A teen sci-fi drama just became the best cult show on TV
From cults to satanic panic to musical numbers, this show deserves more love.
When Riverdale was first announced by the CW, it was a laughable premise.
A moody, bisexual-lit Archie Comics show? It was the height of the "gritty reboot" phenomenon that would give rise to movies like Joker and Cruella. But the modernization of the squeaky clean characters pulled no punches in its first season, tackling a gothic murder mystery and predatory grooming, all punctuated with never-ending pop culture references. Though it's still looked down upon as soapy teen fluff, now's the perfect time to jump on the bandwagon, even if you think it's not your thing.
I know what you're thinking: there's no way Riverdale is a comic-book show at the same caliber as, say, the Arrowverse. Sure, Riverdale doesn't have superhero action, but it does have what so many genre shows are missing nowadays — cheese. In a world where Marvel movies can be nominated for best picture, genre media is missing the shamelessly ridiculous element from older shows like the Adam West Batman or Battlestar Galactica.
Riverdale may not be science fiction, but it is definitely surreal. There's no way of knowing exactly when the show takes place. A glance at a file shows Jughead's birth year, and therefore the birth year of his classmates, was 2001, but the entire show seems to exist out of time. Much like its source material, it exists in a world that's half 1950s and half the present.
Why You Should Watch Riverdale Now
Over the past two episodes of Season 5, Riverdale has doubled down on this timelessness by skipping from graduation to seven years in the future. What results after seven years apart is a microcosm of what Riverdale does best — taking familiar stories and tropes and breathing new life into them through its patented use of unabashed campiness.
In the new seven-years-ahead future (which is still 2021...don't try to make it make sense) Archie is an injured Army sergeant, sent back to Riverdale to start an ROTC program at his old high school. Betty is a Yale graduate and FBI agent, shown running through the Quantico forest in a white turtleneck and FBI sweatshirt...just like Agent Clarice Starling in the opening shots of Silence of the Lambs.
Veronica is married to Chad Gekko, a Wall Street businessman who thinks she has a part-time job at a friend's boutique, but she's actually living her Uncut Gems dreams working in an underground diamond shop. Jughead is a bestselling author, but is struggling with inspiration and is increasingly in debt. His whole storyline echoes the beat poets he loved to reference so often in seasons past.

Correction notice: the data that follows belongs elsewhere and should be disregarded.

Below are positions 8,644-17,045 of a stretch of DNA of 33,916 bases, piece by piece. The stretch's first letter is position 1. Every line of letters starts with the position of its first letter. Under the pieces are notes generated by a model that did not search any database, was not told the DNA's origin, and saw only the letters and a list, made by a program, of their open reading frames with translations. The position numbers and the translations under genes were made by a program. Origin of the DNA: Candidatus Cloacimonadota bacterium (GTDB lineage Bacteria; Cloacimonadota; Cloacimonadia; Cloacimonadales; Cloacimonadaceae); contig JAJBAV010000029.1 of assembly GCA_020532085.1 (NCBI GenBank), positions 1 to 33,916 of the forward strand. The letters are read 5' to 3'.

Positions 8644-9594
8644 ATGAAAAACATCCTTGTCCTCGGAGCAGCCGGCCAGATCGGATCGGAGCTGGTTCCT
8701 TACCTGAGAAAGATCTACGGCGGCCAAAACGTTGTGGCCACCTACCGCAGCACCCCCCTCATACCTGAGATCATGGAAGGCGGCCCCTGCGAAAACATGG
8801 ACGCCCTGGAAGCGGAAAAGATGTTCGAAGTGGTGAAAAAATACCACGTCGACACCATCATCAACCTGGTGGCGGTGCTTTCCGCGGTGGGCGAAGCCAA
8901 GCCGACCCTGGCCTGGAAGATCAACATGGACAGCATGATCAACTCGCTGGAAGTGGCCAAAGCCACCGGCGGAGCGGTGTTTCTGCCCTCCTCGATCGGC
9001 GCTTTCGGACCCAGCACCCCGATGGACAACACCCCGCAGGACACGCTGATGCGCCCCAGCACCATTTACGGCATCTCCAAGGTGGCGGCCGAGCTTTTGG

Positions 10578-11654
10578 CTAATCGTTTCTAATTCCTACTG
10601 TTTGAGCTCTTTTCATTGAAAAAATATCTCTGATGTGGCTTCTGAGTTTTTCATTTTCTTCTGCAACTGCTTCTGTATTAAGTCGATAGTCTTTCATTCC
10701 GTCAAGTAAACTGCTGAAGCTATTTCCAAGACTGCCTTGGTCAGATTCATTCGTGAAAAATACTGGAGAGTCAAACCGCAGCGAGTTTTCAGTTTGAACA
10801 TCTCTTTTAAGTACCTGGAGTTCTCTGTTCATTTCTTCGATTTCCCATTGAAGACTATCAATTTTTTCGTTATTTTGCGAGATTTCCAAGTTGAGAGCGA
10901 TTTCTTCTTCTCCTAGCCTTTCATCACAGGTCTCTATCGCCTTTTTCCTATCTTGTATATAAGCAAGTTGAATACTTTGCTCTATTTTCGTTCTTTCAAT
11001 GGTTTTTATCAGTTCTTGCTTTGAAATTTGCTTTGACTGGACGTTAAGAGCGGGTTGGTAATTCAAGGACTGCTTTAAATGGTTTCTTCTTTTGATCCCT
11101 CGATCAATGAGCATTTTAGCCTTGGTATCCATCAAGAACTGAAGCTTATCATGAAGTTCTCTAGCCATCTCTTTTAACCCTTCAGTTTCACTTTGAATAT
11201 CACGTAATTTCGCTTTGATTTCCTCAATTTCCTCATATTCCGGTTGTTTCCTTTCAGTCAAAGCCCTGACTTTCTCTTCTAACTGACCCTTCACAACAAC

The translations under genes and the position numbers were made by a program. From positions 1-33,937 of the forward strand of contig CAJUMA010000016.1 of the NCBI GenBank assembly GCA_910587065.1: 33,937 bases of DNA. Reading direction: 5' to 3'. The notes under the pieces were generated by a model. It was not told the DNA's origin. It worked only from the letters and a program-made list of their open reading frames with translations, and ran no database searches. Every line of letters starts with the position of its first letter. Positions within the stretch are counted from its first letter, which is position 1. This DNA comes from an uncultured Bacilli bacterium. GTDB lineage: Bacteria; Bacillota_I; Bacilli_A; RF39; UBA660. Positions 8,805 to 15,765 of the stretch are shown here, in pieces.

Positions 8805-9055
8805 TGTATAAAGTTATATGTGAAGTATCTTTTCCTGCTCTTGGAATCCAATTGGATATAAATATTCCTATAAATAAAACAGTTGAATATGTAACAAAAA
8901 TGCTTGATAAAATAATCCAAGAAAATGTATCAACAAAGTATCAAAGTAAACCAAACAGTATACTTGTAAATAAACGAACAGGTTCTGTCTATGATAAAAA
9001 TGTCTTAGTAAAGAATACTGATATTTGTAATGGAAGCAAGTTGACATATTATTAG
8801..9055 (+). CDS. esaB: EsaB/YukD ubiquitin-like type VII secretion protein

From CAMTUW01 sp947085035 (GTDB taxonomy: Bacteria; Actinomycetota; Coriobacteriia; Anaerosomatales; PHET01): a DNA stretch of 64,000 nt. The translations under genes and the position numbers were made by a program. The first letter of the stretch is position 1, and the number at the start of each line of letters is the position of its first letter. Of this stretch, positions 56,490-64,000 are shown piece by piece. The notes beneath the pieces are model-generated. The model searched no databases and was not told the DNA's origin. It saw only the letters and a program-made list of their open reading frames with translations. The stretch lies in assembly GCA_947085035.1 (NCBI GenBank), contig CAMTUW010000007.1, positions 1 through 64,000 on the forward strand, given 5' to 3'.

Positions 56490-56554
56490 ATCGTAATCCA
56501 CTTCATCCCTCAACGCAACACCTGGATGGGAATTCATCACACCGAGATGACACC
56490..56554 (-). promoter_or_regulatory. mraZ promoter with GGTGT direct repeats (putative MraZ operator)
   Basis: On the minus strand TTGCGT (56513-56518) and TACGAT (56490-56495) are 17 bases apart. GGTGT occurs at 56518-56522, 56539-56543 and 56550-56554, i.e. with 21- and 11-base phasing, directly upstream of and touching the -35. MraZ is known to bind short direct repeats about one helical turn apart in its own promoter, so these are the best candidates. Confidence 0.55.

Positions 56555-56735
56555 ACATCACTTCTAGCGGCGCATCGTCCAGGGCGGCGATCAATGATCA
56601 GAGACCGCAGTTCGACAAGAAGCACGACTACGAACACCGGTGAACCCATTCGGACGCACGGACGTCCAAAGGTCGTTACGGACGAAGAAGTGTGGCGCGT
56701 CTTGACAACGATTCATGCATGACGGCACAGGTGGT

Genre-Bending Like None Other
You can start from the time jump, Chapter 80, with only a cursory knowledge of Riverdale's past and not miss out on any huge background. But if you do want a deeper dive into the back catalogue, boy do you have a treat in store for you.
There's no genre Riverdale hasn't adopted and nailed.
- Cults - Season 3 was all about The Farm, a commune led by Edgar Evernever (Chad Michael Murray) that quickly sweeps through town and indoctrinates Betty's family, leading to the FBI, hypnotism, and a rocketship.
- Gangs - Gangs are a constant presence in Riverdale. The Southside Serpents rule for a while before the drug-farming Ghoulies roll into town.
- Alter Egos - Betty's genetics are for some reason a favorite topic of the plot, and in a frankly hilarious scene it's revealed she inherited a "serial killer gene." That may explain why she has a propensity to put on a brunette wig and become "Dark Betty."
- Murder Mystery - Whether it's the murder of Jason Blossom or the Black Hood serial killer, there's constant funerals. That may explain why the cheerleaders have mourning uniforms.
- Satanic Panic - The real-life uproar against Dungeons & Dragons is echoed in a game called Gryphons & Gargoyles. A drug called Jingle Jangle is involved.
- Musicals - Yes, there are musical episodes. In three separate seasons, they perform the hits of three movie-to-stage musicals: Heathers, Carrie, and Hedwig and the Angry Inch.
The Benefits of Cheese
If you search "Riverdale straight face" on Twitter, you'll find a cavalcade of people all expressing the same sentiment — all the actors on Riverdale deserve awards for being able to deliver their lines 100 percent seriously.
In one notorious scene, Archie tries to start a pickup football game with other prisoners at Shankshaw Prison (I know, I know) when one man pipes up that he "I dropped out in fourth grade to run drugs to support my nana" to which Archie replies "That means you haven't known the trials and defeats, the epic highs and lows of high-school football."
It's terrible, but it knows it's terrible. Riverdale has progressed beyond "weird pop culture references made for teens" and has morphed into its own style and its own genre, one that could sit alongside sci-fi as "realistic hypercultural melodrama."
Besides, the show is streaming for free for U.S. residents, so what do you have to lose?
Riverdale is now streaming on the CW.